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Old-timers Reveal The Fitness Mantra


1947-2014 (Archived)
Jun 17, 2004
Running is the easiest way to stay fit. “Just run.” This is the mantra that Kapil Dev followed all his sporting life and never came close to missing a match on account of fitness issues.

Sunil Gavaskar too did his bit of running. Just enough, a lap or two of the ground before the match, to stay ‘fit' and focused. But then, as Bishan Singh Bedi once pointed out, Gavaskar knew his limitations and never reported unfit.

He could conserve energy and was acknowledged as one of the finest runners between the wickets.

Dilip Vengsarkar was considered lazy and a shirker when it came to fitness drills. Exasperated once at being asked to undertake an arduous running schedule by Bedi, the elegant batsman had reportedly asked, “Have we come to play cricket or take part in the Olympics?”

Fitness has remained a contentious issue with Indians, especially fast bowlers. “There is a difference between fit and match-fit. You have to be match-fit and that means you should have the endurance to bowl long spells. And that can come only if you have the strength to last the most daunting demands of the captain.

“Fitness has to come from within. There is no point in a bowler working on his fitness only because he has been asked to,” says Madan Lal, a fitness freak even at 60. When coaching Delhi and India, one saw him bowl long spells at the ‘nets'.

True, there was not so much workload when Kapil, Gavaskar and Madan Lal were active cricketers but then the demands were no less. “There was a lot of cricket then too, but we knew how to preserve our energy. Unfortunately, there is little time for the modern cricketer to rest and recover whenever he suffers an injury,” said Kapil.


Bedi has always maintained a one-line argument. “Are the players honest?” There is no doubt that a player is the best judge of his fitness. Manoj Prabhakar insists, “If you are unfit, you will be the first to know. How long can you hide an injury? If you do that, you harm yourself and the team. A committed sportsman would not take the field if he is unfit. He should not.”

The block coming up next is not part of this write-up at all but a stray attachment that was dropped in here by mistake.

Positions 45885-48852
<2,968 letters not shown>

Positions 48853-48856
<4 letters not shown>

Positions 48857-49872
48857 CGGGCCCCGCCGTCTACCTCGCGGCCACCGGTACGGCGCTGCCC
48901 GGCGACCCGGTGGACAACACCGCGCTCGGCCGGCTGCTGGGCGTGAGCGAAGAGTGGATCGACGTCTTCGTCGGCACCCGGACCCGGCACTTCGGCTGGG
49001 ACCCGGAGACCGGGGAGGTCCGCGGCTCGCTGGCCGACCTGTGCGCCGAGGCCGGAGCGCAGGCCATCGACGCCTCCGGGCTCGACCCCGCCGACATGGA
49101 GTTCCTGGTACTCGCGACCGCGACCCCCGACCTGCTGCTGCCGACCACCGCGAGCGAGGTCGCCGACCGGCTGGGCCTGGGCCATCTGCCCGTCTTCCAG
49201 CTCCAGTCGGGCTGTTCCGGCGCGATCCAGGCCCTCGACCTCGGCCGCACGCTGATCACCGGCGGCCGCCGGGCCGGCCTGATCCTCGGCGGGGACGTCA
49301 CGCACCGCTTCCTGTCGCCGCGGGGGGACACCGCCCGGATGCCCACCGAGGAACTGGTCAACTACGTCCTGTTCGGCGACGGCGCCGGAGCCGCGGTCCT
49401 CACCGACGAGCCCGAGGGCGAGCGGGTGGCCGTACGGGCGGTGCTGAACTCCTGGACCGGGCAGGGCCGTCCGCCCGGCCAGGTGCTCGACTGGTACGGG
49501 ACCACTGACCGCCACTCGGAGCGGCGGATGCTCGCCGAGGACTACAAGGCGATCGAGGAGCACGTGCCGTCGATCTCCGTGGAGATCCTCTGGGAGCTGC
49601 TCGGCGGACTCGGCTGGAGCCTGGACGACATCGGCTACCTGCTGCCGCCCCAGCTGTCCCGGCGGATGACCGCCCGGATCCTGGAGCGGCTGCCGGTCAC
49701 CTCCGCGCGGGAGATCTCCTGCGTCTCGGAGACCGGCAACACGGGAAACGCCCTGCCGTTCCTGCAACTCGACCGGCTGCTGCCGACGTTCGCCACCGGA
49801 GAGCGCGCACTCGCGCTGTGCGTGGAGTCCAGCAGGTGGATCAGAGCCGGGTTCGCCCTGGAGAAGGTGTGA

Who will take the call on the fitness issue? “If the player is honest, he alone should,” is Bedi's opinion.

“What are these support staff personnel for? Their job is to ensure the fittest take the field. I will hold the men in charge of your fitness responsible. Of course, the player is accountable too,” says Prabhakar.

Kapil observed, “When you do not bowl enough in the ‘nets' you are bound to suffer during a match. These modern day bowlers are used to five overs and a break. Nonsense! Their body breaks when there is pressure.

“I used to bowl a lot in the ‘nets' and also do my daily running. During off-season, I would also throw the ball from the boundary to keep the shoulder moving.”

The Indian bowlers often complain of overwork whenever they break down. The fact, as provided by statistician Rajneesh Gupta, is different.

In 172 playing days (before the current Test at Birmingham), Zaheer Khan had bowled in 17 Tests, 35 ODIs and 11 T20s, 35 IPL and four Champions League matches.

In comparison, James Anderson, in 205 playing days, has bowled in 30 Tests, 46 ODIs and nine T20s. His partner Stuart Broad has 202 playing days with 29 Tests, 38 ODIs and 19 T20s. The two English pacemen have stayed away from the IPL.

Take a look at another example. Harbhajan Singh, played 24 Tests and 39 ODIs and 13 T20s, spread over 229 days, as compared to Graeme Swann, who played 32 Tests, 41 ODIs and 20 T20s in 220 days. What separates the two spinners is the 43 IPL matches. It surely reflects on their current fitness levels.

“How come these Indian players never get unfit when it comes to the IPL? They will not antagonise the franchisee but would not mind missing a series with the national team,” a Board official had said once.

The same officials had also emphasised the need to have a proper rotation policy to allow players stay fresh for big assignments. But hardly any method has been put in place to ensure constant monitoring of match fitness.

Too much gym-work

As Kapil noted, “I have only one complaint against the modern cricketers. They indulge in too much of gym-work. The body should be flexible and not just muscular. Let six-packs remain with cinema stars. Your legs should have the strength to last five demanding days. It comes from running and stretching.”

Kapil narrated one more anecdote to stress the importance of relaxed muscles when playing top class cricket.

“Gavaskar would look up, when facing Michael Holding, only when the bowler was ten steps away from his delivery point. He would tell us if you follow Holding from the top of his run-up the muscles would become very stiff. And stiff muscles only make your job tougher.”

Even as the Indians struggle to battle injuries and fitness issues, Kapil and Bedi, who have always advocated supreme fitness at the international level, have just one short advice: Remain honest.



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